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A Man Died Today: Reactions to Kevin Samuels’ Legacy

Robert Monson

Good day everyone. There has been a lengthy break in my writing, but now I am back. I pray that you all are in good health and prospering in the ways that are meaningful to you. 

I must confess that sitting down to write something on Kevin Samuels, particularly after his death, feels strange. I tend to uphold Black people. I am not one to tear down my kin in the face of the many obstacles that we face as individuals and a community. There are enough blogs, hot takes, and societal messaging that come to steal, kill and destroy us. With that being said, I feel a nudge to write about this man and what he has left in his wake.

On Thursday, May 5th, 2022, social media started to rumble as Kevin Samuels became a trending topic. I initially assumed that it was because of one of his characteristically controversial takes, and so I decided to go about my business. As the topic began to grow, I took a peek at what was brewing (I am nosy, after all). 

Kevin Samuels was dead. Wow. 

As I began to take in the polarizing commentary on this man’s death, I  struggled with the initial wave of thoughts that came to my mind (I won’t be sharing those here; that is what a good group chat is for). I wasn’t the only one who was trying to make sense of it all. 

On one side of the conversation, Black women (and some Black men) voiced their relief, indifference, and even glee at this tragic news. 

On the other side of the conversation were Black men who voiced their displeasure that Black people were expressing their happiness at a Black man dying. Their frustration seems to be twofold. First, they believe that nobody should be rejoicing. Second, they seem to be confused by why people would be rejoicing over Samuels’ death in the first place. (As a side note: people on the Internet will be more than happy to tell you why they are rejoicing).

“We Shouldn’t Celebrate Anyone’s Death”-Wakandan/Black proverb?

Let’s unpack this statement as it relates to this topic. There seems to be a general understanding that we should never speak ill of someone after they die. Their death marks a unique time and space that should be sacred and memorialized forever. I think that there are many issues with this line of thought, but I will only lightly poke at it. 

What happens when there is a wide chasm between celebrating someone dying and honoring their legacy? What happens when the things that we do in this life are magnified one hundredfold because of our status and our privilege/platform? What happens when we only have negative memories of someone? Must we play “devil’s advocate”?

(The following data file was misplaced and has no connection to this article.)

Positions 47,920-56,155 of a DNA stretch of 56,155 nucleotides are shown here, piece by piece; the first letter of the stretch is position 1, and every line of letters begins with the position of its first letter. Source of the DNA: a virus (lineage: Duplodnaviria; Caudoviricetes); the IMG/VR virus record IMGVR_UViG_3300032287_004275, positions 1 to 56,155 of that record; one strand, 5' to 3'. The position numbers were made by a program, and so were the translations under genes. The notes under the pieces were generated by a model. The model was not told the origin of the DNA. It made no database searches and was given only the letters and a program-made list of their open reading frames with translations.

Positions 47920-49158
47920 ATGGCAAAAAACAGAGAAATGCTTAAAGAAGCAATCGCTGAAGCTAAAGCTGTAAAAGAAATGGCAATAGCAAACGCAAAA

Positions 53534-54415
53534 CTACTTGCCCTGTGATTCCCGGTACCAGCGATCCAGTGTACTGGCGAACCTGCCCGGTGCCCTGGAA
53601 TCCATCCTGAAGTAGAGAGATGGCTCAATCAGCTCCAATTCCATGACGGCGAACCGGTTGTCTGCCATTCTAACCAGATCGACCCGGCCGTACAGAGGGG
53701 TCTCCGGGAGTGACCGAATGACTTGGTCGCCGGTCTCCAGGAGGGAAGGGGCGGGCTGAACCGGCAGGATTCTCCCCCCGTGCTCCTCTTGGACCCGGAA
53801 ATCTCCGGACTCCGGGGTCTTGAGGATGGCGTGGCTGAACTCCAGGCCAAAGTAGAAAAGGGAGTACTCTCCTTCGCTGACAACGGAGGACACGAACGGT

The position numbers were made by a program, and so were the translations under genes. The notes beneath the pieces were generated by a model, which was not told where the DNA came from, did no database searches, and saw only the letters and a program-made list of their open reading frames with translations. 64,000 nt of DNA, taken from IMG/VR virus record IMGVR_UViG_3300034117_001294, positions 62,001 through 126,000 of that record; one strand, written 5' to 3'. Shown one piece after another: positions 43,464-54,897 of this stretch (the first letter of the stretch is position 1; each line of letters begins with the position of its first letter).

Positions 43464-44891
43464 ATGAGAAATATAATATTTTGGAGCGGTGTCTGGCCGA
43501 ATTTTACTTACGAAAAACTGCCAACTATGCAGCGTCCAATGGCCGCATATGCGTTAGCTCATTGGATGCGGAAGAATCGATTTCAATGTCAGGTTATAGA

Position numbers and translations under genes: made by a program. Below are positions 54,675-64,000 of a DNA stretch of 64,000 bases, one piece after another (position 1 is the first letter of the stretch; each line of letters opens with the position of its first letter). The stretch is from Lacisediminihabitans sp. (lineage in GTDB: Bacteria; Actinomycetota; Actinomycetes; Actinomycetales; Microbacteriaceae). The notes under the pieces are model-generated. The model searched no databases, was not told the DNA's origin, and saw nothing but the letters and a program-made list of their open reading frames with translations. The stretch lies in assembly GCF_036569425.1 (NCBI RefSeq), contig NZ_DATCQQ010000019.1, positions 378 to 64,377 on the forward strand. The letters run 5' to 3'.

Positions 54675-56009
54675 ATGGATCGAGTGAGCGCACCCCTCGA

The understanding that we shouldn’t celebrate someone’s death seems to be undergirded by a particular sense of Christian ethics: Good Christians don’t celebrate someone dying; they mourn and honor.

Well…that’s not quite how things work, party people. The things that people say and do in life have a ripple effect as their actions impact others. I understand that it is difficult to hold the tension of honoring a person’s inherent worth while wrestling with the impact of harm that they caused. 

Perhaps, instead of policing the thoughts and emotions of those left behind, we should allow Kevin Samuels’ death (and the death of any controversial public figure) to call us to sober reflection. 

I know that many people are reeling from Samuels’ death, and no one more than his loved ones. 

I also think that Samuels’ life and his death have salted old wounds in Black communities across America. 

My sober reflection has been this: I want to live a life that honors the sacredness and dignity of all people. I want to strive to evolve, grow, and heal in such a way that when I die, there isn’t a trail of pain left in my wake. 

I didn’t know Kevin Samuels. I only know what he has produced. As a Black man who believes that all people are created in the image of God, I am sad that he is no longer on this earth. I pray that as I bear witness to his death and its ensuing turmoil, I will continue to ground myself in the love ethic that bell hooks was so famous for talking about. Amen.